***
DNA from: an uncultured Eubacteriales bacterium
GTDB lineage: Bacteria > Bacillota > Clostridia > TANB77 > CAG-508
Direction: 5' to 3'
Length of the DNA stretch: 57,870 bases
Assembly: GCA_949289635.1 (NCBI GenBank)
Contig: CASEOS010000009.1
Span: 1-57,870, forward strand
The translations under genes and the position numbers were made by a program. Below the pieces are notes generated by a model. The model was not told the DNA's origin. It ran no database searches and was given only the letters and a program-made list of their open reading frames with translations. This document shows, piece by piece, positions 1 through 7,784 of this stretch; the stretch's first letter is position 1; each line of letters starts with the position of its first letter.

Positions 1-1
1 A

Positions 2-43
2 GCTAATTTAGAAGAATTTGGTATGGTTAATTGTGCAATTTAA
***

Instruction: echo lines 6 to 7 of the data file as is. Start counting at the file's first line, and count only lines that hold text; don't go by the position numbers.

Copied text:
Contig: CASEOS010000009.1
Span: 1-57,870, forward strand